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Special> Debt Crisis in Europe> Latest News
UPDATED: December 14, 2011
EU Top Leaders Defend 'Fiscal Compact' in Parliament, Stress for Growth

Top European Union (EU) leaders explained Tuesday to the parliament about latest summit results, reiterating importance of growth in maintaining stability within EU.

European Council President Herman Van Rompuy and European Commission President Jose Manuel Barroso addressed the European Parliament in Strasbourg, France, on the decisions taken at the latest EU Summit. The EU leaders mainly discussed the new "fiscal compact", the disagreement with Britain and what comes next in the quest to save the eurozone.

Barroso cited Britain as the only nation opposing amending Lisbon Treaty. The reason, according to Barroso, was the country's demand for a specific protocol on financial services, which makes it unacceptable for EU and other member states.

Barroso explained he tried to find out a way to make compromise between reaching agreement among 27 members and without entailing treaty changes, but "unfortunately this compromise proved impossible and so it was not possible to have a solution that could allow all 27 member states to agree in the framework of the current treaties."

Barroso also stressed the importance of growth, saying we cannot build our economic union just on discipline and on sanctions: we also need a Europe of growth and of jobs."

The commission president spent quite some time reassuring the parliament that the new inter-governmental treaty would not threaten the role of the existing EU institutions.

"Member states do not want to diminish the executive role of the commission nor the prerogatives of your parliament," he said. "The agreement will not replace union institutions and procedures."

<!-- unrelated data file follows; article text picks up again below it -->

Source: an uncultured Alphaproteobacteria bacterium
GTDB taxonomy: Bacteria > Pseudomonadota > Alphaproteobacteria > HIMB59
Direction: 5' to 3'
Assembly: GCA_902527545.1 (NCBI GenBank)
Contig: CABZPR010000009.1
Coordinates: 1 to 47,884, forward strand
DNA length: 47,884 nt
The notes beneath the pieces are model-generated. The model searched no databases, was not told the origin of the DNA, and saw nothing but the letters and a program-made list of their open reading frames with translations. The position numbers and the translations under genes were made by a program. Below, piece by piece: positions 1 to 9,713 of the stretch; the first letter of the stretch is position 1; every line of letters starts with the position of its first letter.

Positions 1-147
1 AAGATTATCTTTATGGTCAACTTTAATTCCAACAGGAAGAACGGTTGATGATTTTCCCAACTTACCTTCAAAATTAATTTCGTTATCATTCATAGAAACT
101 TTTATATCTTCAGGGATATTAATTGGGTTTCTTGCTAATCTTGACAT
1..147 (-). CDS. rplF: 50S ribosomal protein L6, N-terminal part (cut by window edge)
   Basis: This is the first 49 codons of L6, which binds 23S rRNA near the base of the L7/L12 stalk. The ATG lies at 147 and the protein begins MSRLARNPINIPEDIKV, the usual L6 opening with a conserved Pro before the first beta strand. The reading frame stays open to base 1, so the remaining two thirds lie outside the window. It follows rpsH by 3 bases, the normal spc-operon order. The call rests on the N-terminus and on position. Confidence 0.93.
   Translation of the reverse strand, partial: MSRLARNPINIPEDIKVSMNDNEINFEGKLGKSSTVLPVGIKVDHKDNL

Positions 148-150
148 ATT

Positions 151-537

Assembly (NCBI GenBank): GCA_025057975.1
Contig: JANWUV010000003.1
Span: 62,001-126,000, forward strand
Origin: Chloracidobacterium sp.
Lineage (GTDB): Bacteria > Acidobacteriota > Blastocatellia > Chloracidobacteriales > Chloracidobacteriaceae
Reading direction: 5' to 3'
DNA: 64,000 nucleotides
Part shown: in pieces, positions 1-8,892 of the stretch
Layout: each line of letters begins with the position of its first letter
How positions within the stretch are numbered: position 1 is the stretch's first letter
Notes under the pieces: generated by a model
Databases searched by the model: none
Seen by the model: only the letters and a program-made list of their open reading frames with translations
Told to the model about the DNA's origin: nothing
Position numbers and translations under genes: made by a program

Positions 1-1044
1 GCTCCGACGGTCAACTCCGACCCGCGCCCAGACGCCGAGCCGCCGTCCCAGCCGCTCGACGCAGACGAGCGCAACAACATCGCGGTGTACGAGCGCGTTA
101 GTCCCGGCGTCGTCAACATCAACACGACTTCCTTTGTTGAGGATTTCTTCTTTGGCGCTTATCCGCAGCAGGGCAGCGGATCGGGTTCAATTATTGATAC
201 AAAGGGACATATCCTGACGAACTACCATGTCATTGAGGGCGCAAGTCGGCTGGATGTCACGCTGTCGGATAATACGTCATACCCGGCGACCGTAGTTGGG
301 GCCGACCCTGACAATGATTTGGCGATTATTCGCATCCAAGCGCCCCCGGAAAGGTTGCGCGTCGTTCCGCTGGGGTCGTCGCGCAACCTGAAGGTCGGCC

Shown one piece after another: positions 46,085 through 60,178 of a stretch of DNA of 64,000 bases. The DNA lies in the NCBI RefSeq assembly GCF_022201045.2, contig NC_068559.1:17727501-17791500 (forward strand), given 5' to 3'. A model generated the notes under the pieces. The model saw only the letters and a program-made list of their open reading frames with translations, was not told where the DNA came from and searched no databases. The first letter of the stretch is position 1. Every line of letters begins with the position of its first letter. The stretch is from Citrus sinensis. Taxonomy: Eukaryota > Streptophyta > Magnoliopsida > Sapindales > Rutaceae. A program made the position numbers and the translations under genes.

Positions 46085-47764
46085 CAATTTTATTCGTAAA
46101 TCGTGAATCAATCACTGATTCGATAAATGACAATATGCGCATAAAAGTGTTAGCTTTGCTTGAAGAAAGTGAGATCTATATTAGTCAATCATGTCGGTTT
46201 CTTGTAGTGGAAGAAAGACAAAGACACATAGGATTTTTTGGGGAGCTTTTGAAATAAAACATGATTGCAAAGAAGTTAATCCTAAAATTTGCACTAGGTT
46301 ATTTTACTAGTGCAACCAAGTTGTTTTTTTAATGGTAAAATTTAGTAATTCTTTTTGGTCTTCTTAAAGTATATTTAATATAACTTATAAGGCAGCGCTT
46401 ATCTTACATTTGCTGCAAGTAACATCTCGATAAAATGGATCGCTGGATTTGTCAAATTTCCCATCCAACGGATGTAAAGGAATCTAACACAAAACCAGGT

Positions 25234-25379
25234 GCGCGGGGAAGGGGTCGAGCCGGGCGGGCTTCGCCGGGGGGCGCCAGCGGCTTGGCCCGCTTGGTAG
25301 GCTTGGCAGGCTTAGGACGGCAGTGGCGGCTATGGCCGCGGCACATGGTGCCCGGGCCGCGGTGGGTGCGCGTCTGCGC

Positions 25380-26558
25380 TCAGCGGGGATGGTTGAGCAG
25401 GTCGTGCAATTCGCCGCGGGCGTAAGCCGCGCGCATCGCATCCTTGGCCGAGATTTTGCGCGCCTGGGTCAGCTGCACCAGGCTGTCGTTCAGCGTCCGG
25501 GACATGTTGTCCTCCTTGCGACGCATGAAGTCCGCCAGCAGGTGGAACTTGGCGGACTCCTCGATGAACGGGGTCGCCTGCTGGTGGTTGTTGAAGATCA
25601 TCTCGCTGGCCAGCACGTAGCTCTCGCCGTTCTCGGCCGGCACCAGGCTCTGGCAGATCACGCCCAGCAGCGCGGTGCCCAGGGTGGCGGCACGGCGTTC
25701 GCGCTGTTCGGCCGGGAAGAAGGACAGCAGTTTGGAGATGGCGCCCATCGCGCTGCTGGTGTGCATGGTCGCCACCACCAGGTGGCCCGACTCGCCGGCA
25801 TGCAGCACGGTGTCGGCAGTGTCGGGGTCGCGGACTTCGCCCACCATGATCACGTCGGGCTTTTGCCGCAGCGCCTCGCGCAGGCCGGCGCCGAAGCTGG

Barroso made his position clear that the commission will not accept any inter-governmental treaty that would be in conflict with union law. He also asked for the parliament's help in this regard.

"In fact, I expect that the European Parliament will be also associated to these negotiations, there will be no other parallel or competing structures," said Barroso.

Barroso also brought up the issue of euro bonds, which stays as a controversial issue for European governments at the moment. He said he would bring the issue in the upcoming summit in spring 2012.

Van Rompuy, on the other hand, referred to the mistakes of the past when presenting the new fiscal compact. "It has taken huge efforts to remedy the weak infrastructure provided by the Maastricht Treaty and to correct the policies of the past," he said.

However, he was optimistic. Even if there was no agreement on the form of the new treaty, there was unanimity on the substance.

"Confidence that has gone cannot be restored over night. It's a long way but this European Council is an important building block on this way," he concluded.

(Xinhua News Agency December 13, 2011)

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